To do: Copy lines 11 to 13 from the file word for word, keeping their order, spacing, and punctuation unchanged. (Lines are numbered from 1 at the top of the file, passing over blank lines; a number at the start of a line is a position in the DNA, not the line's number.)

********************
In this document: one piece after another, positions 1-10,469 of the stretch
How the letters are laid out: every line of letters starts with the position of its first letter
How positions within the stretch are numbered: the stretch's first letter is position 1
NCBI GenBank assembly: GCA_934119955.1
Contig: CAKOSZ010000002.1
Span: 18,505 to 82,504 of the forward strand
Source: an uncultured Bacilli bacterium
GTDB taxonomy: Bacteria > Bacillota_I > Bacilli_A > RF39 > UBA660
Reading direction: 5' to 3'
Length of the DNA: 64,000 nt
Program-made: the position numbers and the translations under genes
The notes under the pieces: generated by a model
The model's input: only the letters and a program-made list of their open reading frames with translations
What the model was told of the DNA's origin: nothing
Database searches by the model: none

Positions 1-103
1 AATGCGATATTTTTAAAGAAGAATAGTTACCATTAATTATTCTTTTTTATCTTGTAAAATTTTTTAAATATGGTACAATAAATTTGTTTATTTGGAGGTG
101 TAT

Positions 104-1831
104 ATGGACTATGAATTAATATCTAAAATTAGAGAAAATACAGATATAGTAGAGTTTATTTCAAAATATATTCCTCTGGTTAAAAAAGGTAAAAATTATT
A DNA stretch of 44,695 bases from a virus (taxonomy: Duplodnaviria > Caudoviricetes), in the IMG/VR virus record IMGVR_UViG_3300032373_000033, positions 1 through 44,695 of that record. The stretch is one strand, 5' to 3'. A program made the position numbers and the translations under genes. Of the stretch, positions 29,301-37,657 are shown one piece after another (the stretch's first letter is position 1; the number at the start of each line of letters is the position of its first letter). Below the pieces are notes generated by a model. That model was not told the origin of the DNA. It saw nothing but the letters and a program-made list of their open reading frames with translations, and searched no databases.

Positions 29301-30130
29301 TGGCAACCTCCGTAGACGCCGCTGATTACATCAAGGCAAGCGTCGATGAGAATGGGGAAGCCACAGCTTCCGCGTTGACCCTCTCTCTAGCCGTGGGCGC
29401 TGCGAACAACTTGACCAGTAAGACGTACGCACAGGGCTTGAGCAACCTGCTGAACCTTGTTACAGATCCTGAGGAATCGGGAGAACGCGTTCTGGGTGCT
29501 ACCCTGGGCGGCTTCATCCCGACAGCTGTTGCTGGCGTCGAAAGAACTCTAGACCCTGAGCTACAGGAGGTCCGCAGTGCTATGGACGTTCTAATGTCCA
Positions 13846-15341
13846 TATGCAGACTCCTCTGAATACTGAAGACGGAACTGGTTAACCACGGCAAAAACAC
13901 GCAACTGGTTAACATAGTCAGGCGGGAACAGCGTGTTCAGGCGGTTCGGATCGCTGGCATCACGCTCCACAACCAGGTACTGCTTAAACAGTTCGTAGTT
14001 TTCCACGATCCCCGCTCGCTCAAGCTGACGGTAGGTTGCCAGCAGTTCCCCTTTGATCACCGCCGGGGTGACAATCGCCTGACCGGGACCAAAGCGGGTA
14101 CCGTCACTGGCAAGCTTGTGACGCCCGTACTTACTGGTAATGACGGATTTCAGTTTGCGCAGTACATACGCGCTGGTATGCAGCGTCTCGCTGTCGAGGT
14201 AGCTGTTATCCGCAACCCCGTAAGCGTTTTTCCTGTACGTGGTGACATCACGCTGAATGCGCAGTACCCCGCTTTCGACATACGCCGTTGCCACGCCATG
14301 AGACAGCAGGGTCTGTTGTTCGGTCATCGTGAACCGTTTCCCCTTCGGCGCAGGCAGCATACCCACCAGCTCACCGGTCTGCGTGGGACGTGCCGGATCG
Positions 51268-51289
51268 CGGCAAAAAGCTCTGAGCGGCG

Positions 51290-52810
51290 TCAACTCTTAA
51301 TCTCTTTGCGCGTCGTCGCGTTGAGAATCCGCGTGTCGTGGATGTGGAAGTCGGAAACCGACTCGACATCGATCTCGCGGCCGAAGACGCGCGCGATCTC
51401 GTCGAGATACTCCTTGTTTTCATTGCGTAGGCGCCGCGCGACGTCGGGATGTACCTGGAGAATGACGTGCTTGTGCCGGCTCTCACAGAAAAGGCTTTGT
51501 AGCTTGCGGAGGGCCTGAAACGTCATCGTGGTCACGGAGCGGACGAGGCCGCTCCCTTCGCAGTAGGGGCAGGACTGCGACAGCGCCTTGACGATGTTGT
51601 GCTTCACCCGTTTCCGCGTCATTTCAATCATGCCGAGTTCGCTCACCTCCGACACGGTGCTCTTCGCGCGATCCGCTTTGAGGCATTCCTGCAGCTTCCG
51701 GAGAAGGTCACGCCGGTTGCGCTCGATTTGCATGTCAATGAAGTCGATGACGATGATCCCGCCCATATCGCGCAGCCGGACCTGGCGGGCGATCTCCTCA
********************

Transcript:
Program-made: the position numbers and the translations under genes
The notes under the pieces: generated by a model
The model's input: only the letters and a program-made list of their open reading frames with translations